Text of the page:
The foreign ministers of Germany, France and Poland say eastern neighbors of the EU should not have to choose between Moscow and Brussels. The call is a response to the crisis in Ukraine.
After so-called "Weimar Triangle" meetings in Berlin and the eastern German city of Weimar on Monday and Tuesday, the three ministers said that European Union neighbors should have a more flexible range of cooperation options with the bloc.
Such countries should not face a "rigid decision" to either "come closer to the EU or cooperate comprehensively with Russia," they said in a statement on Tuesday.
The meetings were attended by German Foreign Minister Frank-Walter Steinmeier (seen above center) and his counterparts Radek Sikorski (right) of Poland and Laurent Fabius (left) of France.
The comments come in response to the current crisis in Ukraine, which was sparked by street protests against the government's rejection of an Association Agreement with the EU in favor of closer economic ties with Moscow.
"We perhaps underestimated how Russia would react to such offers (the Association Agreement)," Steinmeier told reporters in Weimar.
The three ministers also called on the EU to use "all the instruments at its disposal" to resolve the crisis in Ukraine, saying this would require concerted action from the West.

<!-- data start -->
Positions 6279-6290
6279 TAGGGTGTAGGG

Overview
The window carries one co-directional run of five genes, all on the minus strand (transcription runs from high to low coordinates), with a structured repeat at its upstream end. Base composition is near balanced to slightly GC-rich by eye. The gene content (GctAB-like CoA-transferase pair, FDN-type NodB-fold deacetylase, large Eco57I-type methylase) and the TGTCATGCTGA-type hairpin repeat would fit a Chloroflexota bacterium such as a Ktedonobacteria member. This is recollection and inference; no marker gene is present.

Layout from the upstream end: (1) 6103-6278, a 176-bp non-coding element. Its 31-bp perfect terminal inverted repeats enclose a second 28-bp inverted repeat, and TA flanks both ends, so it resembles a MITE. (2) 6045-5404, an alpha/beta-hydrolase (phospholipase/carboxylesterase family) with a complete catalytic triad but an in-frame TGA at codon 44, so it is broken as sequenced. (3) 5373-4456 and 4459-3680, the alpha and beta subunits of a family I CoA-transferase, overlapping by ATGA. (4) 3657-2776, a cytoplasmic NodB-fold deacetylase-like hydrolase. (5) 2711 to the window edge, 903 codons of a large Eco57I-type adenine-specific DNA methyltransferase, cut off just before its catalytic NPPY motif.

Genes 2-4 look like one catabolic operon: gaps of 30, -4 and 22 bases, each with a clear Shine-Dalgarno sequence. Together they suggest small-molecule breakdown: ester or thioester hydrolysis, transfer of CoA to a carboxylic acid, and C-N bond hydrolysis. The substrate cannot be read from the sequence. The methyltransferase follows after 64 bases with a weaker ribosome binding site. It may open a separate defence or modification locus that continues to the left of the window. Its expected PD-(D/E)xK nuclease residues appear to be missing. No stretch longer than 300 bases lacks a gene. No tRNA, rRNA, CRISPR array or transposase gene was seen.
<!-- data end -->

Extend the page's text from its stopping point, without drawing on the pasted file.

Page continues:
In addition they demanded a "new dynamic of the European Neighborhood Policy," an EU program that seeks to improve ties of the east and south of the bloc.
The program, founded 10 years ago, covers 16 countries such as Egypt, Morocco, Ukraine and Georgia, and is meant to ensure stability and security on the EU's outer borders. It will be funded with 15.4 billion euros ($2.1 billion) from 2014 to 2020, money that is to be used, according to the ministers, for more flexible financial aid, better integration into the EU single market, more youth exchange programs and more relaxed visa regulations.
The "Weimar Triangle," set up in 1991 in Weimar, is intended to promote cooperation between Germany, Poland and France.
Originally established to help Poland emerge from years of communist rule, the group has been somewhat neglected in recent years.
However the Ukraine crisis has given new impetus to the group, with the three foreign ministers traveling together to Kyiv in February where they were able to help broker a deal to end the deadly violence.
tj/jr (AP, AFP, dpa)
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